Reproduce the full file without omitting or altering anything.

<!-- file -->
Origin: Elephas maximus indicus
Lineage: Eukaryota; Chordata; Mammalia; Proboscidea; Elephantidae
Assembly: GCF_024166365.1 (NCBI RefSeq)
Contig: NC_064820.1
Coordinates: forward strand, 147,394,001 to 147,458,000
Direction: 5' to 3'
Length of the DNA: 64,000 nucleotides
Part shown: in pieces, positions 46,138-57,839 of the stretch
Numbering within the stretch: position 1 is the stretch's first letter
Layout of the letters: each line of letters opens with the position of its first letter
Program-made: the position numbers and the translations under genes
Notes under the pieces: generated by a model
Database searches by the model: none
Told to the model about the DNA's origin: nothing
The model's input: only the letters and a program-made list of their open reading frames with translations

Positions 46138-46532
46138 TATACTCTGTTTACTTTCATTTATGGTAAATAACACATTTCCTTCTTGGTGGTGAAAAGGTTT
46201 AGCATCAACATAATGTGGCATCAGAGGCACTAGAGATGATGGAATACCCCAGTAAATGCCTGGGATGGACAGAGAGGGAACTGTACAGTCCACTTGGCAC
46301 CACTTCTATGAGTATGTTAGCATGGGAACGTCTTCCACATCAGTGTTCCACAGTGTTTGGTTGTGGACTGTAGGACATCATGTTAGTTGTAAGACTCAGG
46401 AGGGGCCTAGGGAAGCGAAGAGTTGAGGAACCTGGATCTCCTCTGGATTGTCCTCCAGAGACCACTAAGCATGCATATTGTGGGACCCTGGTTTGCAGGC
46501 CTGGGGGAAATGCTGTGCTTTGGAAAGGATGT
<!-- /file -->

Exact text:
Origin: Elephas maximus indicus
Lineage: Eukaryota; Chordata; Mammalia; Proboscidea; Elephantidae
Assembly: GCF_024166365.1 (NCBI RefSeq)
Contig: NC_064820.1
Coordinates: forward strand, 147,394,001 to 147,458,000
Direction: 5' to 3'
Length of the DNA: 64,000 nucleotides
Part shown: in pieces, positions 46,138-57,839 of the stretch
Numbering within the stretch: position 1 is the stretch's first letter
Layout of the letters: each line of letters opens with the position of its first letter
Program-made: the position numbers and the translations under genes
Notes under the pieces: generated by a model
Database searches by the model: none
Told to the model about the DNA's origin: nothing
The model's input: only the letters and a program-made list of their open reading frames with translations

Positions 46138-46532
46138 TATACTCTGTTTACTTTCATTTATGGTAAATAACACATTTCCTTCTTGGTGGTGAAAAGGTTT
46201 AGCATCAACATAATGTGGCATCAGAGGCACTAGAGATGATGGAATACCCCAGTAAATGCCTGGGATGGACAGAGAGGGAACTGTACAGTCCACTTGGCAC
46301 CACTTCTATGAGTATGTTAGCATGGGAACGTCTTCCACATCAGTGTTCCACAGTGTTTGGTTGTGGACTGTAGGACATCATGTTAGTTGTAAGACTCAGG
46401 AGGGGCCTAGGGAAGCGAAGAGTTGAGGAACCTGGATCTCCTCTGGATTGTCCTCCAGAGACCACTAAGCATGCATATTGTGGGACCCTGGTTTGCAGGC
46501 CTGGGGGAAATGCTGTGCTTTGGAAAGGATGT